W3C home > Mailing lists > Public > xml-encryption@w3.org > June 2002

Re: Decryption Transform processing question

From: Joseph Reagle <reagle@w3.org>
Date: Thu, 13 Jun 2002 17:01:23 -0400
To: merlin <merlin@baltimore.ie>, "Takeshi Imamura" <IMAMU@jp.ibm.com>
Cc: xml-encryption@w3.org
Message-Id: <20020613210123.DD38620C@policy.w3.org>

On Wednesday 12 June 2002 06:09 pm, merlin wrote:
> Here is a quick bash at a more formal specification of what I
> propose, taking into account what I believe you have suggested.

Hi Merlin, this looks promising, I've provided some comments below and look 
forward to reading Takeshi's and others' comments.


    1.3.2 Processing Model of Binary-Mode Decryption Transform
   The input to this transform is a node set N. The parameter to this
   transform is a set of exception URIs E. The output is a node set O,
   computed as follows:


As an aside, you're using a slightly different set of tokens to identify 
things, in some places conflicting with previous tokens. In the end we 
should harmonize their usage across the specs.


    1. Dereference each exception URI e, from E, in the context of the
       owner document of the input node set N, resulting in the location
       sets x[e].


A location set is like an XPath node-set but includes points and ranges 
[1]. The present text speaks of, "not referenced by any dcrpt:Except 
elements." Is your intent just to be specific, or to purposefully permit 
ranges? Also, by derefencing in the context of the owner document, is this 
how you get your exception of "#secret-1" (which was super-encrypted) to 
work?

[1] http://www.w3.org/TR/xptr/#dt-locset

   Algorithm Identifier
          [9]http://merlin.org/xml-decrypt#XML

Have you ever looked at merlin.org? <smile/>

    1.4.2 Processing Model of XML-Mode Decryption Transform

    6. Canonicalize the input node set N according to C14N (with
       comments); but, in place of any EncryptedData element d, from any
       D[i], and its descendants, canonicalize the decrypted node set
       o[d]. Let the resulting octet stream be C.
          + Canonicalization of replacement node sets must be augmented
            as follows:
               o An xmlns="" declaration must be emitted with every apex
                 element that has a null prefix and namespace URI.
               o If a node set is replacing an element from N whose
                 parent element is not in N, then its apex elements must
                 inherit attributes from the xml namespace.

So this accounts for the "target context" problems with default namespaces 
and xml:lang/xml:base?


    1.4.3 Example of XML-Mode Decryption Transform
   Much of the encrypted data and signature are elided. The Except
       Note that part of the second node set has been super-encrypted.
     * After this decryption stage, two new EncryptedData have been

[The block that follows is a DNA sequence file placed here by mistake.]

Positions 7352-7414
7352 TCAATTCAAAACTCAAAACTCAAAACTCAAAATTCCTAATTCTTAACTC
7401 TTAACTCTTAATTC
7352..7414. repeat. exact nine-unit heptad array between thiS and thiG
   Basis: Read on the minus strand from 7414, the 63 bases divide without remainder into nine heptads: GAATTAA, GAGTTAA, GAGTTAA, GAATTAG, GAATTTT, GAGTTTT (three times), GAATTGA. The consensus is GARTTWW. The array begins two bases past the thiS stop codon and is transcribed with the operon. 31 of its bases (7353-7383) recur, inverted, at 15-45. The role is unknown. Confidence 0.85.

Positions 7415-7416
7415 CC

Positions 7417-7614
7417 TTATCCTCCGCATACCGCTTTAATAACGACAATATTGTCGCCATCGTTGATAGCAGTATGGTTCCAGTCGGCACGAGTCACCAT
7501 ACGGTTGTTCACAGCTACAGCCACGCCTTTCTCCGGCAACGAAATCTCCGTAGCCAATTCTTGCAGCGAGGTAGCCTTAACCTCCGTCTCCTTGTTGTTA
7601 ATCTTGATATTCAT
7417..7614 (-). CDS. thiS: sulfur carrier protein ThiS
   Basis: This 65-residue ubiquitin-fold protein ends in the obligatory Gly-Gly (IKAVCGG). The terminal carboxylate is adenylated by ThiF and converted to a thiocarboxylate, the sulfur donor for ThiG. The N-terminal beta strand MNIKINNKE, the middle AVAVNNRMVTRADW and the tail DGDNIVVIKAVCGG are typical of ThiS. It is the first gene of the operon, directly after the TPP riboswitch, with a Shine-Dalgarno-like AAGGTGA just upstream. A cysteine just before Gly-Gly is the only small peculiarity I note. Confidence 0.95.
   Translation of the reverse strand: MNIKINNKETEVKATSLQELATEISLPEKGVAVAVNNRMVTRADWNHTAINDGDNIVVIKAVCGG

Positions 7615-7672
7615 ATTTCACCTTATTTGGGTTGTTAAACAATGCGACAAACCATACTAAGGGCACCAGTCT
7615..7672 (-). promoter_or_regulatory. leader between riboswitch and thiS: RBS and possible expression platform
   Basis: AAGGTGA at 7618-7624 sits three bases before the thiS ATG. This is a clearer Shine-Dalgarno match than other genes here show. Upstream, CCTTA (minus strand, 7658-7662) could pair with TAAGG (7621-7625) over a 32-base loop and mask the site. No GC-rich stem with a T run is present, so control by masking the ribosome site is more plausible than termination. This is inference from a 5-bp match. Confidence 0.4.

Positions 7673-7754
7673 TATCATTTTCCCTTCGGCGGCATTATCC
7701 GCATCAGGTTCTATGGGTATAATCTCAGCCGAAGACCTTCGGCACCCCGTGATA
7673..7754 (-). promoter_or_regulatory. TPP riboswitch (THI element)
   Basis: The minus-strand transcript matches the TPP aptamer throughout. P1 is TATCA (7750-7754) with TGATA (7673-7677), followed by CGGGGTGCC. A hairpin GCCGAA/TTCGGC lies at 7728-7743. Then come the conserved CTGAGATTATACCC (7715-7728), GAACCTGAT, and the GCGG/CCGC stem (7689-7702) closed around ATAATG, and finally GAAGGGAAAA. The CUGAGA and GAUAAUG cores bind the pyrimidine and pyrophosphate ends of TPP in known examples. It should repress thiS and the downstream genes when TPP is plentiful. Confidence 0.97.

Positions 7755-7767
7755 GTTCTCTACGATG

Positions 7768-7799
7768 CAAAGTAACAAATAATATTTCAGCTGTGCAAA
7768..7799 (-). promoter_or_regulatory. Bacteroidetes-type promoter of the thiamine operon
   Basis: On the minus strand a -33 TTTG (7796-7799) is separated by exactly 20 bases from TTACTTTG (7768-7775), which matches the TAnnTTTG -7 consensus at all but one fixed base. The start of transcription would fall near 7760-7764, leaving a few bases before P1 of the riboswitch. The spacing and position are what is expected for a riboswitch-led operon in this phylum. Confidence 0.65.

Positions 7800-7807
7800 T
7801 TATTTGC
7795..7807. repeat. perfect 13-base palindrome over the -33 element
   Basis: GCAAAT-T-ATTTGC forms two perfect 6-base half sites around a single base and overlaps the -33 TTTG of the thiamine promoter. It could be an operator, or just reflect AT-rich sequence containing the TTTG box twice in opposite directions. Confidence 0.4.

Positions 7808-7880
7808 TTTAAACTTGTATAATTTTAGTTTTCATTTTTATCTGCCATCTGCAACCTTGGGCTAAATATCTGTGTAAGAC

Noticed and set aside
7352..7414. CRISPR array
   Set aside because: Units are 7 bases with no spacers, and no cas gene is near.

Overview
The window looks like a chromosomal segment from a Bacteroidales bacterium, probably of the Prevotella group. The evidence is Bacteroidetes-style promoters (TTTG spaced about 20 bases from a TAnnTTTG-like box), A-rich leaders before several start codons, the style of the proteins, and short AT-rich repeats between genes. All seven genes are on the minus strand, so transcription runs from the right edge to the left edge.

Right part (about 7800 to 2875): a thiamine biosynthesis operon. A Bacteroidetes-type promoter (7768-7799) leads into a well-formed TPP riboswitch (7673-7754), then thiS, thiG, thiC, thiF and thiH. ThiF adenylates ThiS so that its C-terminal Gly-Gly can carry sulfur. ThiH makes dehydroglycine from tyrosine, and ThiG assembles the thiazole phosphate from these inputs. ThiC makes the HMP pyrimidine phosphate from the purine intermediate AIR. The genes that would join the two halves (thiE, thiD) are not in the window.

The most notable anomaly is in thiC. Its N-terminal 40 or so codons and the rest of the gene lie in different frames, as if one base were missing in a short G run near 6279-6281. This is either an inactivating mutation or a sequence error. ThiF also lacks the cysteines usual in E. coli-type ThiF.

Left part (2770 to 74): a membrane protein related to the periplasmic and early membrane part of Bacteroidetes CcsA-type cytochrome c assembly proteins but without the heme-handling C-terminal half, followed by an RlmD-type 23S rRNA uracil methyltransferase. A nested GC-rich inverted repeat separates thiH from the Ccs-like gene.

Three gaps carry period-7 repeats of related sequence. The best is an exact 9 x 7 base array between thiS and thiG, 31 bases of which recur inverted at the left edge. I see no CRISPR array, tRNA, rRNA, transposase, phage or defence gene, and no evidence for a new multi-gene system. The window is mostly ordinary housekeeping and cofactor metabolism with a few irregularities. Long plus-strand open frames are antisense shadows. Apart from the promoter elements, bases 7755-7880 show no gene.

revealed. However, the first matches a barename XPointer exception
       URI and so is not considered further; hence, D[1] contains just
       the EncryptedData element d[data-2]. This is decrypted again,
       resulting in the following node set o[data-2]:


This is because the barename XPointer is interprated relative to the input 
document?


  1.5 Limitations
   Super-encryption MAY cause problems if a super-encrypted EncryptedData
   uses same-document references,

Such as URI="" or URI="#bar" [1]. You use this successfully in "#secret-1"?

   or if an exceptional super-encrypted
   EncryptedData is referenced by a non-barename XPointer.

"#secret-1" is also a bare-name XPointer [3], right? I'm probably confusing 
myself, but I think some same-document references *are* bare-name XPointers.

[2] http://www.ietf.org/rfc/rfc2396.txt
4.2. Same-document References
A URI reference that does not contain a URI is a reference to the
current document.  In other words, an empty URI reference within a
document is interpreted as a reference to the start of that document,
and a reference containing only a fragment identifier is a reference
to the identified fragment of that document.
[3] http://www.w3.org/TR/xptr/#bare-names
A bare name stands for the same name provided as the argument of 
id()

   However, applications MAY solve some of these
   super-encryption problems through the use of encryption properties
   that identify exceptional super-encrypted elements, how same-document
   references from the encrypted data should be resolved, and to which
   signature such encryption properties apply. However, details of such a
   solution are beyond the scope of this specification.

Since we don't specify it, I wouldn't even mention it.
Received on Thursday, 13 June 2002 17:01:25 UTC

This archive was generated by hypermail 2.3.1 : Tuesday, 6 January 2015 20:32:03 UTC